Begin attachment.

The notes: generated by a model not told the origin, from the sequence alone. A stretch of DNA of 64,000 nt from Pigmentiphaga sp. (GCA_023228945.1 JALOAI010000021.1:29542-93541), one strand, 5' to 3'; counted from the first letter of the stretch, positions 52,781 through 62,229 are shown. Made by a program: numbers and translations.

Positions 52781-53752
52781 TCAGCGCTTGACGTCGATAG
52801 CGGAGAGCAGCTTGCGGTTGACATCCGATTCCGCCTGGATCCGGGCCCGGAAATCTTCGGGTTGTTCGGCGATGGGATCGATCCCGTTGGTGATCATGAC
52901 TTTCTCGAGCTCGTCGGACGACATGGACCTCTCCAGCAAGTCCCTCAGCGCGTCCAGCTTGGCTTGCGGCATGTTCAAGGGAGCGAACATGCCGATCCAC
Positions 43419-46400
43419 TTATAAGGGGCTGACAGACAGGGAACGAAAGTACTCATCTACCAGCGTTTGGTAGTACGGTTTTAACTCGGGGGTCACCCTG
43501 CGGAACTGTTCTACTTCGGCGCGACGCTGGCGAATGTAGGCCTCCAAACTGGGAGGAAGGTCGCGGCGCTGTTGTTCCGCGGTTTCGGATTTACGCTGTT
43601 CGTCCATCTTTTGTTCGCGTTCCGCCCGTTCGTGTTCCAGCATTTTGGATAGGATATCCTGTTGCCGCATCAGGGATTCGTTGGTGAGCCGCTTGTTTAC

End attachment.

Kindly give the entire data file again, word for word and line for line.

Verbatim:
The notes: generated by a model not told the origin, from the sequence alone. A stretch of DNA of 64,000 nt from Pigmentiphaga sp. (GCA_023228945.1 JALOAI010000021.1:29542-93541), one strand, 5' to 3'; counted from the first letter of the stretch, positions 52,781 through 62,229 are shown. Made by a program: numbers and translations.

Positions 52781-53752
52781 TCAGCGCTTGACGTCGATAG
52801 CGGAGAGCAGCTTGCGGTTGACATCCGATTCCGCCTGGATCCGGGCCCGGAAATCTTCGGGTTGTTCGGCGATGGGATCGATCCCGTTGGTGATCATGAC
52901 TTTCTCGAGCTCGTCGGACGACATGGACCTCTCCAGCAAGTCCCTCAGCGCGTCCAGCTTGGCTTGCGGCATGTTCAAGGGAGCGAACATGCCGATCCAC
Positions 43419-46400
43419 TTATAAGGGGCTGACAGACAGGGAACGAAAGTACTCATCTACCAGCGTTTGGTAGTACGGTTTTAACTCGGGGGTCACCCTG
43501 CGGAACTGTTCTACTTCGGCGCGACGCTGGCGAATGTAGGCCTCCAAACTGGGAGGAAGGTCGCGGCGCTGTTGTTCCGCGGTTTCGGATTTACGCTGTT
43601 CGTCCATCTTTTGTTCGCGTTCCGCCCGTTCGTGTTCCAGCATTTTGGATAGGATATCCTGTTGCCGCATCAGGGATTCGTTGGTGAGCCGCTTGTTTAC